In theory, a road bike can go pretty dang fast. In reality, the answer to this question is tethered to many variables, such as the bike in question, other equipment on it, the rider, his ability, and others. Terrain, of course, matters as well because you can ride faster downhill.
Because there are so many variables (and those fringe riders who use incredibly specialized bikes designed to break speed records), we’ll set a few parameters for what we’re looking at, and then we’ll talk about some average top speeds.
- Beginning cyclists can expect to average 10 to 14 mph.
- Advanced cyclists average up to 18 mph.
- Professional cyclists maintain speeds of 25 to 28 mph on flat ground.
When you’re on your road bike, one thing you deal with regularly is wind resistance. And this doesn’t just involve riding into a stiff breeze.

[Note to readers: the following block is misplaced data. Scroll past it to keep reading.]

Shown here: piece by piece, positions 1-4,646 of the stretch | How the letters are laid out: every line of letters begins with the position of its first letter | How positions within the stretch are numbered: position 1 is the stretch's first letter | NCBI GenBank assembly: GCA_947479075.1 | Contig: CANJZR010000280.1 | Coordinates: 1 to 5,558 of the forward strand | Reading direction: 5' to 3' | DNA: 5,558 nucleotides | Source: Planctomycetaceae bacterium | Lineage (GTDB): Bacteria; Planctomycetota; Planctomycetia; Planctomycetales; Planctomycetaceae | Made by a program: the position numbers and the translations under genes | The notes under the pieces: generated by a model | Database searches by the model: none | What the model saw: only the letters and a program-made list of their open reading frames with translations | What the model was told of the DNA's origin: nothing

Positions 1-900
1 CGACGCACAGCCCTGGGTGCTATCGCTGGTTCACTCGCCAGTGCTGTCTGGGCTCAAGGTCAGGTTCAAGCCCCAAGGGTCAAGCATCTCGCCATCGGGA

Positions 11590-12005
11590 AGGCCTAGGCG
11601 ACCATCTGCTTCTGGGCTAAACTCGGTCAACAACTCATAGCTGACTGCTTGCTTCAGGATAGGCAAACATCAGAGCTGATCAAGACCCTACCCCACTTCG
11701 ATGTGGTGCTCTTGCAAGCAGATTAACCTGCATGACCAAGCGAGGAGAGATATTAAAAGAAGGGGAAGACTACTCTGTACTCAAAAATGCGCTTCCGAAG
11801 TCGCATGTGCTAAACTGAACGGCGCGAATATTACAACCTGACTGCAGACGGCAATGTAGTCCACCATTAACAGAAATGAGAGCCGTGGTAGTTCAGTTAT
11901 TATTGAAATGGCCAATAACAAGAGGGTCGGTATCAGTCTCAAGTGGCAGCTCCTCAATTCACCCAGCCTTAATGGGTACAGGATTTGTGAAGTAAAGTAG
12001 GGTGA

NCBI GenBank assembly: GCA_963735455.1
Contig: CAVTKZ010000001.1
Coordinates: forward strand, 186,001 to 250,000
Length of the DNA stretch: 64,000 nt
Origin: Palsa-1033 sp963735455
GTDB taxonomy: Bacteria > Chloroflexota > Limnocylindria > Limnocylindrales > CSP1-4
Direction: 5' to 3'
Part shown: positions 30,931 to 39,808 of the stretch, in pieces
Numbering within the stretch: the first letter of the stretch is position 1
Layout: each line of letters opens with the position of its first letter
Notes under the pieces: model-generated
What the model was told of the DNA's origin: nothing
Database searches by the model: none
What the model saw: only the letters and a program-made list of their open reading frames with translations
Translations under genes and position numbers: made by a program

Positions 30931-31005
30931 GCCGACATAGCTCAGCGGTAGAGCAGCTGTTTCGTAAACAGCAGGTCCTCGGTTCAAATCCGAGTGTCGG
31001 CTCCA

Unless you’ve got a strong wind directly at your back, you’re going to have some wind resistance, or drag, even if the air is still, because your bike and body have to cut through the air.
Some riders looking for speed will take a motor-paced ride, which is when a rider rides behind a vehicle.
The car, truck, or van provides a pace—a speed to which the cyclist aspires—as well as a shield against wind resistance. This is also known as drafting, and it can add up to four mph to a riders’ speed.
But since most riders don’t have someone to drive in front of them when they ride, we’re going to focus on unpaced rides—those rides we take by ourselves or with friends. We fight the wind on our own, and the pace we set is governed by competition with ourselves.
Most of us think of the Tour de France when we think about road biking, and those pros can go at a pretty brisk pace.